When the author was running his home Krevborna campaign, his group used the Dungeons & Dragons 5e rules. This made me think The Fate Freeport Companion might be a good choice of Fate build since this book is essentially a Fate conversion of D&D and a good one at that. Fate Freeport sits at a sweet spot between Fate Core and Fate Accelerated too: it uses skills like Fate Core but that skill list is much shorter with only six skills (similar to Fate Accelerated's six approaches) named after the six ability scores D&D players have known for years. It's definitely a viable option for the right group, but in the end I decided it was a little too like D&D and felt I might as well just run a campaign using 5e (or 3.5e or Pathfinder from the same era Fate Freeport was released).

Ultimately I've decided upon using Fate Accelerated for a Krevborna campaign. Krevborna is a campaign setting that gives players and GMs the permission and the freedom to play the types of characters they want to play. Fate Accelerated offers this same freedom especially through the use of aspects. Aspects are true and grant narrative permission in all versions of Fate, but Fate Accelerated with its use of approaches and tighter rules focus relies on this permission even more heavily than other versions of Fate do. It feels like a natural fit to me. You can download a pay what you want PDF version of Fate Accelerated from Evil Hat Productions on DriveThruRPG or view the complete rules online at the Fate System Reference Document (SRD) website:

*** Aside: Fate and Horror ***
There has been some discussion of whether or not Fate is a good fit for horror roleplaying ever since Fate Core first came out. Fate characters out of the box by definition are competent, proactive, and lead dramatic lives. If you are playing a horror game where the characters are Average Joes and Janes thrust into the horror possibly against their will, then yes, this is a legitimate concern and Fate out of the box would not be a good fit. If you want to play a Fate horror game with those types of characters, I highly recommend purchasing the Fate Horror Toolkit as well as reading The Horror Paradox section from the Fate System Toolkit online at the Fate SRD to see how it can be effectively done. Also of interest is the Fate Codex magazine article Sustaining Dread by Richard Bellingham available at the Fate SRD. Krevborna characters, however, are presumed to be actively fighting against the supernatural evil tainting their land and are thus competent, proactive, and leading dramatic lives.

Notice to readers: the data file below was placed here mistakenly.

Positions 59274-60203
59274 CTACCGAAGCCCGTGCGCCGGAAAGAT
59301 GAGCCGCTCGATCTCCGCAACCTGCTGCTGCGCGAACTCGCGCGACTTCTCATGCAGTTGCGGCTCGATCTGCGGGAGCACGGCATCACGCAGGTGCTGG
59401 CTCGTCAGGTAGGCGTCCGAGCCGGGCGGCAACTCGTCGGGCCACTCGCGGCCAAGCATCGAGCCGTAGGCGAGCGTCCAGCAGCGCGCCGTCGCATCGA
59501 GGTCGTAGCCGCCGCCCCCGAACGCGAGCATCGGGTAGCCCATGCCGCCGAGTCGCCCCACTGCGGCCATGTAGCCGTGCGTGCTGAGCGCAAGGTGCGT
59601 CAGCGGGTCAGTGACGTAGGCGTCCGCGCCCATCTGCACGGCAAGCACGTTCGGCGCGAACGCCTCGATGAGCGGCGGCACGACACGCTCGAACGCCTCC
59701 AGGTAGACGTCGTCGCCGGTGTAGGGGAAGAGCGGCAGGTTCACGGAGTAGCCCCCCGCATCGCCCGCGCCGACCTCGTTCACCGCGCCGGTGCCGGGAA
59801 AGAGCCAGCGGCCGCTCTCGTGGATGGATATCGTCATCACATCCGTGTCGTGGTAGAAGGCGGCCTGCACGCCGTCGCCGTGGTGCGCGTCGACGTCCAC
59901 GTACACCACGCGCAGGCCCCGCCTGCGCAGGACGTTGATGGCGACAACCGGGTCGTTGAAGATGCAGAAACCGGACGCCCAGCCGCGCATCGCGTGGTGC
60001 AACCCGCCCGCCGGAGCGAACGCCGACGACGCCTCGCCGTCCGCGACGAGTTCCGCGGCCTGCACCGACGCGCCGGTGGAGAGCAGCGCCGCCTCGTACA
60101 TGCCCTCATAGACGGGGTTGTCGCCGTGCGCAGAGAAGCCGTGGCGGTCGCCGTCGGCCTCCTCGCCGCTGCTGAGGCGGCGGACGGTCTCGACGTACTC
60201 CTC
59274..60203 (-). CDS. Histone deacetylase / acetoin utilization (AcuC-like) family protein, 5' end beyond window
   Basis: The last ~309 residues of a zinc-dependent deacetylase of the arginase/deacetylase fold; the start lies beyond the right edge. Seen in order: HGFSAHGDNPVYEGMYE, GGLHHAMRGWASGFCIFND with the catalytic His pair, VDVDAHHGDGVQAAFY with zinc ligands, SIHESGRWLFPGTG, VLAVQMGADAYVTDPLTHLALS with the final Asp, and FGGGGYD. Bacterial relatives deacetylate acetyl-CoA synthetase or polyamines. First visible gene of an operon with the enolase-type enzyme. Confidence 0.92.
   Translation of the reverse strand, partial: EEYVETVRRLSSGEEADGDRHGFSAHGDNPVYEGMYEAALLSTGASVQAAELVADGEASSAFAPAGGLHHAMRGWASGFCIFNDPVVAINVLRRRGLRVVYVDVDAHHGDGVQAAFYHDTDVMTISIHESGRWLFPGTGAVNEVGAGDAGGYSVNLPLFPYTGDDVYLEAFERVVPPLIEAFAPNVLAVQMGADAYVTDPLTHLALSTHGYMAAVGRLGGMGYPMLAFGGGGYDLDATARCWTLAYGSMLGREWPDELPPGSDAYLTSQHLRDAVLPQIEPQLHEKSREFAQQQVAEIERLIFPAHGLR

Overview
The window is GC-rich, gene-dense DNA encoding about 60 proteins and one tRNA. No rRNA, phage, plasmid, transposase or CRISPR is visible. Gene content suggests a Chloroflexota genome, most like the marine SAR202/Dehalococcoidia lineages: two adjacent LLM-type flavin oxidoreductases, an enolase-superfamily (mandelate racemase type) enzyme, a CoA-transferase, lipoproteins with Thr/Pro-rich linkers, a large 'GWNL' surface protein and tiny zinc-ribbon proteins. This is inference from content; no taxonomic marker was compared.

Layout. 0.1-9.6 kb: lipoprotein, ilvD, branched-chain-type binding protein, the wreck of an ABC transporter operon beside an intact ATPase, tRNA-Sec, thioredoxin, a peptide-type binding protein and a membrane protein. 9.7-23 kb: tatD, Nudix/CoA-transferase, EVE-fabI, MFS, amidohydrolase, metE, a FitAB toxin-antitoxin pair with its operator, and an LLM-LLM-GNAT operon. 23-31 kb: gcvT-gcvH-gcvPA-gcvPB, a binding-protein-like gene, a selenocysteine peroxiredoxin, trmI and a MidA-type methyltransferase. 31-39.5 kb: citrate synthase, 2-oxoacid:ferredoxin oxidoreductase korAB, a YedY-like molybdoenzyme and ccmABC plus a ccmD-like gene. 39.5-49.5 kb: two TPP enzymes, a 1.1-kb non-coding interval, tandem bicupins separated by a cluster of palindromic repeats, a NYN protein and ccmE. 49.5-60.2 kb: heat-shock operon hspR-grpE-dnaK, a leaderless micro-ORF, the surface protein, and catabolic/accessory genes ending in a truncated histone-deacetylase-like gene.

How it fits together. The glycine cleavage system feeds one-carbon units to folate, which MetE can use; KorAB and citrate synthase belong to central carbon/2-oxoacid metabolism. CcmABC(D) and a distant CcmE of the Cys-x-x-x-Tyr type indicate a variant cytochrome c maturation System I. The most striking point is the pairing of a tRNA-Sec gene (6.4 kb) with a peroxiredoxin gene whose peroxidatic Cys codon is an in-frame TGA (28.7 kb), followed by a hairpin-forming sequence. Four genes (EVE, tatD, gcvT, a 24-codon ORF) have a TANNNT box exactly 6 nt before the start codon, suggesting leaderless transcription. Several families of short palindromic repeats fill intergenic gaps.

*** Aside: Fate and Horror ***

There is another reason I chose Fate Accelerated though. One of the themes I especially liked in Krevborna was the possibility of temptation and corruption of the PCs if they delved too deeply into the dark forces tainting the land, making Faustian bargains with fell beings, siding with a lesser evil to fight a greater one, or casting dark magic spells. This reminded me of an article from the Fate Codex magazine written by Clark Valentine (one of Fate Accelerated's designers) about corrupting Fate Accelerated approaches to model such things as giving in to the Dark Side of the Force (Star Wars) or the temptation of wearing the One Ring (The Lord of the Rings). Essentially, you can choose to succeed as a very serious cost on an action by corrupting one of your approaches: Clever becomes Arrogant, Sneaky becomes Treacherous, for example. You can read the full article online at the Fate SRD:

This article also suggests adding physical changes to the character's appearance that reflect their corrupted approaches, and the Krevborna campaign setting book even has a table for this! It's a perfect fit for Krevborna I would definitely include in my game—see the Evidence of Unnatural Contact table on p. 56.

I will do another blog post on creating characters for Krevborna with Fate Accelerated, but next up I want to settle on a Fate magic system for the campaign.